Obama's Victory is a Quiet, Yet Historic Moment

Obama is the first African-American to be the presumed nominee of a major party.

Obama's historic win makes him the presumptive Democratic nominee for president.

Obama's historic win makes him the presumptive Democratic nominee for president.

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For black Americans, the feeling is something like "Hallelujah and amen!" says Melissa Harris-Lacewell, an associate professor of politics and African-American studies at Princeton. Her phone is ringing with friends saying, "I can't believe it happened in my lifetime." As the final two primaries gave him the majority of delegates, Sen. Barack Obama became the first African-American presidential nominee for a major party. Pundits marked Obama's place in history last week, but Obama himself made only the most oblique of references, telling the 17,000 revelers squeezed into a Minneapolis arena that his journey was possible "because you chose to listen not to your doubts or your fears but your greatest hopes and highest aspirations." The matter of race, as it turns out, is still best left unsaid. Obama's victory proves the United States has come a long way. But the bigotry and racial divide seen throughout this primary season have many Americans worried that the nation still has a long way to go.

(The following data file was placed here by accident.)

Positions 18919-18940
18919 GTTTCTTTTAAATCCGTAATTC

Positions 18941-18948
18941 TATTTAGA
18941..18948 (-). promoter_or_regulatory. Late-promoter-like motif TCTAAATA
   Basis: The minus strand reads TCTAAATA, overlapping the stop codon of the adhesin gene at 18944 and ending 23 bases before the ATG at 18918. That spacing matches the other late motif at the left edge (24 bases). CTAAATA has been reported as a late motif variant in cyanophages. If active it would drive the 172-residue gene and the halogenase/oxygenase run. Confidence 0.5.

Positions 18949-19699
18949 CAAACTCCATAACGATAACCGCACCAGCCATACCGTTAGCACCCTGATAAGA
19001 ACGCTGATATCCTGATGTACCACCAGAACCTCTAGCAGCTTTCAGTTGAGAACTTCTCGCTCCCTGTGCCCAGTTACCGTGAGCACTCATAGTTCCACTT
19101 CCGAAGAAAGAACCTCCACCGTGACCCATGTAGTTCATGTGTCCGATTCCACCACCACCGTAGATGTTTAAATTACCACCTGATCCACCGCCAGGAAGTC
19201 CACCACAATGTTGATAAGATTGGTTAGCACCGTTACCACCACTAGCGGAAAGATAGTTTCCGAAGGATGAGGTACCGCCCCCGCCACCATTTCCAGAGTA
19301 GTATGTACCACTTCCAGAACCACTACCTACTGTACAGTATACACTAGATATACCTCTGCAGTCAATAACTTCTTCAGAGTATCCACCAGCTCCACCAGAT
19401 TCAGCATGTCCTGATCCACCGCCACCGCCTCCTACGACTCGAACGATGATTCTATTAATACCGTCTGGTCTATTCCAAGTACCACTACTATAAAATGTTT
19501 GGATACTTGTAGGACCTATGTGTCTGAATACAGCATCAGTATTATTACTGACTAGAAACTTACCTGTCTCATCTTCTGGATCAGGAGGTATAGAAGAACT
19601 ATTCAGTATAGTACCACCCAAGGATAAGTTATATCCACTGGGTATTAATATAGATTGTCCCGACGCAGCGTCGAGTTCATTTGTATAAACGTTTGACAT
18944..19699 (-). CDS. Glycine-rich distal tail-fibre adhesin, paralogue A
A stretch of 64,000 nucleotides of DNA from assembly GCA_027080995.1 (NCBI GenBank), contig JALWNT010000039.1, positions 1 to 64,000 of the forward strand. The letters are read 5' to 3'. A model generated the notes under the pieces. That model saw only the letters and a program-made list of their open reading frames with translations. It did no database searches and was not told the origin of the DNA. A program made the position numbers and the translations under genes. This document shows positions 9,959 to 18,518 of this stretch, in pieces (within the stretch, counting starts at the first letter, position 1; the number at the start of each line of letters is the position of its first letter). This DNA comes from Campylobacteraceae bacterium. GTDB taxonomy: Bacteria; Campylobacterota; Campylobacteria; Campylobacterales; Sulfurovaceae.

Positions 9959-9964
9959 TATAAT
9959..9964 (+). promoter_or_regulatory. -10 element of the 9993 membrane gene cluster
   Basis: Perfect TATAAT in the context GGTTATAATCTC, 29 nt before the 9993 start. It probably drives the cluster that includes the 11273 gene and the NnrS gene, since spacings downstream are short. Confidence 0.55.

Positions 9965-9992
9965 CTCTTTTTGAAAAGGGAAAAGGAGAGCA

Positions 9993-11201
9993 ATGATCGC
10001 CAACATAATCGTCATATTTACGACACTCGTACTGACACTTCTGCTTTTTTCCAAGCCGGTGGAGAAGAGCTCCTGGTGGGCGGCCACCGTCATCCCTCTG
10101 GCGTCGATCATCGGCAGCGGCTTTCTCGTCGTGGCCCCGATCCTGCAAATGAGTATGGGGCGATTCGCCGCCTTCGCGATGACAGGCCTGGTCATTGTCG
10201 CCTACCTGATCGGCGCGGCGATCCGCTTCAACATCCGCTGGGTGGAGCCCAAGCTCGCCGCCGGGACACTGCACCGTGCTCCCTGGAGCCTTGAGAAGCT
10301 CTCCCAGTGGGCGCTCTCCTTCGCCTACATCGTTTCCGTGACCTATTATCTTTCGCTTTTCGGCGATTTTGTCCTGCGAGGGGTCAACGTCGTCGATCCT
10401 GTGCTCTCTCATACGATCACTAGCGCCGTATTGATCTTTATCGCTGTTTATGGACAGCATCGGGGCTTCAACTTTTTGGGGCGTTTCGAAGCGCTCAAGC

Improbably, Sen. Hillary Clinton shed her Wellesley College and Yale Law School pedigree to don the mantle of the white working class, which overwhelmingly rejected Obama. And in state after state, black Americans rejected Clinton. By the time the primaries reached West Virginia, where Clinton won by 41 points, 20 percent of white voters were admitting in exit polls that race factored into their vote. In Indiana, Obama's campaign headquarters was vandalized, and one Pennsylvania volunteer could endure only one night at an Obama phone bank because of the racist comments she heard from voters.

As much as the Obama campaign trafficked in hope, the racial undercurrent is enough to make many Americans despair, regardless of political stripe. Still, most Americans are proud to live in a country that gave a self-proclaimed skinny kid with a funny name and few advantages the chance to be president. Whether or not Obama is the best candidate for the job is up to the voters, who have plenty of issues to weigh. It's too bad some voters have decided that race is one of them.